European Commission: Access to documents: Requests for Commission documents reach record high

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See: Requests for Commission documents reach record high (Press release, pdf):

"There were 6,525 requests – a rise of 8.5% on the 6,014 document requests in 2012. This compares with just 450 requests when the current rules entered into force in
2001. The Commission handles around twice as many requests as the Council and European Parliament combined, and grants access in more than four out of five cases."
[emphasis added]

See: Report on the application in 2013 of Regulation (EC) No 1049/2001 regarding public access to European Parliament, Council and Commission documents (pdf) and: Annex - statistics (pdf): The Press release fails to mention: "The frequency of invoking the protection of the Commission's decision making process (Article 4(3)) as ground for refusal at the initial stage, in relation to all invoked exceptions, slightly increased in comparison with the previous year (27.1% against 25.2% in 2012). It was the most frequently invoked exception,..." [emphasis added and 16.3% of confirmatory applications are refused on the same grounds]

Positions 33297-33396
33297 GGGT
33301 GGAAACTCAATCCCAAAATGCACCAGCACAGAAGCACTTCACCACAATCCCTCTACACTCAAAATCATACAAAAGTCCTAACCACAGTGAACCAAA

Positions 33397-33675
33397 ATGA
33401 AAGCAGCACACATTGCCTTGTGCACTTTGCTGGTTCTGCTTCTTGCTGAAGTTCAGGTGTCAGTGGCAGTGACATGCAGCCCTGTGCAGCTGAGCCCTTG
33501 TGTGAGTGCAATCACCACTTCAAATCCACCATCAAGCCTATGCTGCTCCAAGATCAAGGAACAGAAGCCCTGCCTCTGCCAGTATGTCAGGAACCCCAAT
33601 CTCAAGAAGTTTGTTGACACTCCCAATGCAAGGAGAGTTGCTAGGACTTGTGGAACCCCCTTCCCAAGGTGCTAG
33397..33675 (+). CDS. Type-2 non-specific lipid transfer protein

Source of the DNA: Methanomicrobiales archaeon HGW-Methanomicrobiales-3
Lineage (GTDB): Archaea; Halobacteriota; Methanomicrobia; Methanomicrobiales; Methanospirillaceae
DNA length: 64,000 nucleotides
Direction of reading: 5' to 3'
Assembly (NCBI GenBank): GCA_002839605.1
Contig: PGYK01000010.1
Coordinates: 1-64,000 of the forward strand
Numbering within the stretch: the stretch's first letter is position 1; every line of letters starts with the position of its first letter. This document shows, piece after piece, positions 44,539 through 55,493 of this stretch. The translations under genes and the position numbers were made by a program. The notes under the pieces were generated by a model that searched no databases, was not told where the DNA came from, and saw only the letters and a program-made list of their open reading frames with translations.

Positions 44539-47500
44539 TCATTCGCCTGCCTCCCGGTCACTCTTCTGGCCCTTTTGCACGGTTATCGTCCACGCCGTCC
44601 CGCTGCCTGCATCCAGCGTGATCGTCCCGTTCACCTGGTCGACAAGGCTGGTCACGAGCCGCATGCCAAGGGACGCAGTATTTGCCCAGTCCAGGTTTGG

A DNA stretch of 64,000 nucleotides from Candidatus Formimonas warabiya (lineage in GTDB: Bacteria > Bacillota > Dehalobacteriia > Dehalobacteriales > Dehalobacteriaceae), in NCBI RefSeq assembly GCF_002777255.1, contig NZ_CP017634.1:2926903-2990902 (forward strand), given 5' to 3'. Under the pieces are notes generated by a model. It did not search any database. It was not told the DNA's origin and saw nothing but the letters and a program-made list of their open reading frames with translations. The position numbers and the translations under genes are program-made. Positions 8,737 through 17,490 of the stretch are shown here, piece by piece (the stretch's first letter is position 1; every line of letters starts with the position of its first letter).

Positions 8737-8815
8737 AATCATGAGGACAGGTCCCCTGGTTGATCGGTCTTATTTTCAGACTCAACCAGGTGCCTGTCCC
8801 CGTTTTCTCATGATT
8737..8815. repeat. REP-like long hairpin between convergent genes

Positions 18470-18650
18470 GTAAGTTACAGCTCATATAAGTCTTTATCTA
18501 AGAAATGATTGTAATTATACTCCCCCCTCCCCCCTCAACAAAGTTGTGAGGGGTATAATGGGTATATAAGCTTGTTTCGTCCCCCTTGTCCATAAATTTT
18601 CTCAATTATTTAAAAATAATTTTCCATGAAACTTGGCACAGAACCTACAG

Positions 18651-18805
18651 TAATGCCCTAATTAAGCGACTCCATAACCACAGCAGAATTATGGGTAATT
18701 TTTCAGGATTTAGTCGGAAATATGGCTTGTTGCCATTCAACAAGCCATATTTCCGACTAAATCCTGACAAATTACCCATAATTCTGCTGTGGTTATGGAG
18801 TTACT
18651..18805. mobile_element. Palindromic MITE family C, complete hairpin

Tony Bunyan, Statewatch Director, comments:

"This is an extraordinary claim. One of the reasons the Commsiion get more requests for documents is that its public register of documents in manifestly incomplete. In 2008 the Commission refused to comply with the Recommendations of the European Ombudsman following a Statewatch complaint."

See: Statewatch wins European Ombudsman complaint against the European Commission over its public register of documents – but it refuses to comply (pdf) "18 December 2008 the Ombudsman found it an instance of maladministration by the Commission and issued “Critical remarks” and said: “The Ombudsman remains unconvinced that it would be impossible, or logically impossible, to maintain a register of all documents that are in possession."

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